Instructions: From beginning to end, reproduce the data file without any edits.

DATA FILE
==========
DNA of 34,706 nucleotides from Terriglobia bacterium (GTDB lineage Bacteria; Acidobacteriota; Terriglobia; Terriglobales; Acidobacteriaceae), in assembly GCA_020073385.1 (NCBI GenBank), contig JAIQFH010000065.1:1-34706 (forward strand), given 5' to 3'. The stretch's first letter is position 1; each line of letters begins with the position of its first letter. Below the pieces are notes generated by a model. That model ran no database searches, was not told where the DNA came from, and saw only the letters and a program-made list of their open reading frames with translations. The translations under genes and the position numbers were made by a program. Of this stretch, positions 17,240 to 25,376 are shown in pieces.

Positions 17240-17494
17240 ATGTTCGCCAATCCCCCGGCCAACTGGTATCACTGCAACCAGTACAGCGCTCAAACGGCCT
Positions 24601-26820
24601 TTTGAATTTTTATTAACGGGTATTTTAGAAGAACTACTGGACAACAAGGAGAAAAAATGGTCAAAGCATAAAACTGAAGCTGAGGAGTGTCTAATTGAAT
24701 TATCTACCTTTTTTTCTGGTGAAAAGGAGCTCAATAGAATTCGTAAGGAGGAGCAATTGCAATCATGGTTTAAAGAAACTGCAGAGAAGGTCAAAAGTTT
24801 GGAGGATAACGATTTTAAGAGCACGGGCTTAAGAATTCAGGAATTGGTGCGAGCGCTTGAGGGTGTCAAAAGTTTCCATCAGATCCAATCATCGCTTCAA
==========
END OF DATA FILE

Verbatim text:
DNA of 34,706 nucleotides from Terriglobia bacterium (GTDB lineage Bacteria; Acidobacteriota; Terriglobia; Terriglobales; Acidobacteriaceae), in assembly GCA_020073385.1 (NCBI GenBank), contig JAIQFH010000065.1:1-34706 (forward strand), given 5' to 3'. The stretch's first letter is position 1; each line of letters begins with the position of its first letter. Below the pieces are notes generated by a model. That model ran no database searches, was not told where the DNA came from, and saw only the letters and a program-made list of their open reading frames with translations. The translations under genes and the position numbers were made by a program. Of this stretch, positions 17,240 to 25,376 are shown in pieces.

Positions 17240-17494
17240 ATGTTCGCCAATCCCCCGGCCAACTGGTATCACTGCAACCAGTACAGCGCTCAAACGGCCT
Positions 24601-26820
24601 TTTGAATTTTTATTAACGGGTATTTTAGAAGAACTACTGGACAACAAGGAGAAAAAATGGTCAAAGCATAAAACTGAAGCTGAGGAGTGTCTAATTGAAT
24701 TATCTACCTTTTTTTCTGGTGAAAAGGAGCTCAATAGAATTCGTAAGGAGGAGCAATTGCAATCATGGTTTAAAGAAACTGCAGAGAAGGTCAAAAGTTT
24801 GGAGGATAACGATTTTAAGAGCACGGGCTTAAGAATTCAGGAATTGGTGCGAGCGCTTGAGGGTGTCAAAAGTTTCCATCAGATCCAATCATCGCTTCAA